Economy, Domestic Economy

Exports to Russia Face Threat of Turkish Reemergence

Exports to Russia Face Threat of Turkish ReemergenceExports to Russia Face Threat of Turkish Reemergence

As much as Iran disapproves of neighborly tensions in the region, it saw Moscow’s severance of economic ties in recent months as an opportunity to boost food exports to the Russian market.

But now things are poised to change after Turkish President Recep Tayyip Erdogan sent a letter to his Russian counterpart Vladimir Putin last week calling for the restoration of “traditional friendly ties”.

The two leaders had a phone conversation on Wednesday with Putin ordering the Russian government to take steps toward normalization of relations. This is likely to result in a decision to place Turkish food exports back in Russian stores.

The breakdown in the two neighbors’ relations came after Turkish fighter jets shot down a Russian military plane on the border with Syria in November last year. The pilot was killed as he attempted to parachute to safety.

In retaliation, Russia imposed a series of bans on Turkey including, but not limited to, the one on Turkish food imports, such as vegetables, fruit and poultry. Bilateral trade between Russia and Turkey reportedly dropped by almost 50% to $4.8 billion in the first four months of this year as a result of the ban, low oil prices and weaker ruble.

Food and agricultural products constituted a third of Russian imports from Turkey prior to the ban.

Before the November incident, Russia and Turkey were trading in a “green corridor mode”, according to RT, meaning the two sides enjoyed easier customs formalities to speed up clearance of Turkish cargoes.

After the imposition of Russian sanctions on Turkish goods by its Agriculture Minister Alexander Nikolayevich Tkachyov, the idea of setting up the same customs mechanism with Iran was discussed to substitute sanctioned Turkish food products with Iranian products.

“We need to establish modern logistics on the way of Iranian goods to Russia, create a ‘green corridor’ on the Russian border for Iranian goods and ease customs formalities to speed up the clearance of Iranian cargoes,” the minister said after meeting his Iranian counterpart Mahmoud Hojjati in Tehran in January.

Earlier, Russia’s Federal Service for Veterinary and Phytosanitary Surveillance announced it gave its green light to the export of seafood and dairy products by a number of Iranian firms. Iran exported its first shipment of 12 tons of hard cheese to Russia early in March with another similar consignment shipped in late April.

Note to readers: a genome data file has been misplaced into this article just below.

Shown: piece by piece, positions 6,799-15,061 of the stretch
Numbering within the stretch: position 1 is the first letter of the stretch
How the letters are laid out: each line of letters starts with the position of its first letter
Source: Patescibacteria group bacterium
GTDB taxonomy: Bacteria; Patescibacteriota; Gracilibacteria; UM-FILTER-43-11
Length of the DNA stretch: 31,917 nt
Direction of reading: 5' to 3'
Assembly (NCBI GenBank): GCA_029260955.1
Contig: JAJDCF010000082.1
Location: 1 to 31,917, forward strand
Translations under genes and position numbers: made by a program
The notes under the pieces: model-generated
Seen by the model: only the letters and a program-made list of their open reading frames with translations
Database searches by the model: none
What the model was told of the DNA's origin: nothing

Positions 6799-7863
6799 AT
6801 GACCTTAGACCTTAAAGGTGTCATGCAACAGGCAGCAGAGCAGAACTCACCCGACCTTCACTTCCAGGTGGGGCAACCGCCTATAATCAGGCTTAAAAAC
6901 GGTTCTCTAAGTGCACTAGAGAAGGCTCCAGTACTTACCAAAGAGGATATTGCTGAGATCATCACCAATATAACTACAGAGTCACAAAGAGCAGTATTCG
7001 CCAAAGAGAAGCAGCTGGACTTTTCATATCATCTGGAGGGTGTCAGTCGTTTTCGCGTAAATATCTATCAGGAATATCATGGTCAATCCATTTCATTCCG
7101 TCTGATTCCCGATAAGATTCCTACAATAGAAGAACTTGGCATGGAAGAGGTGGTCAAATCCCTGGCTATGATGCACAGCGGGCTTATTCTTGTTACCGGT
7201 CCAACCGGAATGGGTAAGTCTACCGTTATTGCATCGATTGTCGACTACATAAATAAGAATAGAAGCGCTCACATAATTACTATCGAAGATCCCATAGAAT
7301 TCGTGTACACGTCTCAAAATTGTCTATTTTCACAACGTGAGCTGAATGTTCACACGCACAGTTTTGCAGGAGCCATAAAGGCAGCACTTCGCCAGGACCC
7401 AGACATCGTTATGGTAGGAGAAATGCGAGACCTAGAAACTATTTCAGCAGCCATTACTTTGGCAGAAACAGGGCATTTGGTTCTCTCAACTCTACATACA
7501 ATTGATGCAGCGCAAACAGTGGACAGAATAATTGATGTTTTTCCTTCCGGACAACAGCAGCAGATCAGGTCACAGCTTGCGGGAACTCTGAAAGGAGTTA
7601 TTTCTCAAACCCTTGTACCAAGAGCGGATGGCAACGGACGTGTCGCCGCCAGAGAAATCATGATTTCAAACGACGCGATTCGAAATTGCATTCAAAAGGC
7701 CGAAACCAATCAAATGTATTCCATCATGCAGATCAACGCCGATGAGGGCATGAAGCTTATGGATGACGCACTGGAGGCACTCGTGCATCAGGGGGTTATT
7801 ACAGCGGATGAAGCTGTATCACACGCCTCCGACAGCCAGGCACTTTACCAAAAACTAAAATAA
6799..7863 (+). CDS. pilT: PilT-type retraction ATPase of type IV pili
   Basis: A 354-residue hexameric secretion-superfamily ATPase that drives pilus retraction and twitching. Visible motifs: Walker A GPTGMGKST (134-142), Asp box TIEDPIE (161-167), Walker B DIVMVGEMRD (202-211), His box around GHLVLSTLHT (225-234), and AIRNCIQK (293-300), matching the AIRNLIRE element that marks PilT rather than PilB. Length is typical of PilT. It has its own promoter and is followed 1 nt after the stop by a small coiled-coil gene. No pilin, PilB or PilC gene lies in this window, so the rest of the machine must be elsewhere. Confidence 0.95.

In May, Iranian deputy agriculture minister, Hassan Salehi, said a direct flight route was launched between Tehran and Astrakhan for the facilitation of Iran’s exports.

“Representatives of some big food retail chains in Russia expect the lifting of sanctions on imports from Turkey will allow Turkish goods to return to Russian markets over the next few weeks. Turkish food imports were blocked at Russian border gates after January 1 and since it has not been easy for Russia to find alternatives to some fruit and vegetables, Moscow had serious difficulty in implementing sanctions on products,” wrote Turkey’s daily Sabah.

It’s patently obvious that Turkey is all-set to reclaim its share of the Russian market as they boast that there is no replacement for their products in Russia.

Transportation and banking issues are still under discussion between Iran and Russia. Heavy tariff duties levied on Iranian products by Russia is another major impediment to expansion of trade.

All these might ultimately translate into a failed attempt to boost annual bilateral trade between Tehran and Moscow from its current $2 billion to $10 billion in the near future, as stipulated in a roadmap drawn up by the two countries’ joint economic commission late 2015.

According to a report by the Islamic Republic of Iran Customs Administration, Iran exported 57.8 million tons of goods worth $46.94 million to Russia in the first quarter of the current Iranian year (started March 20).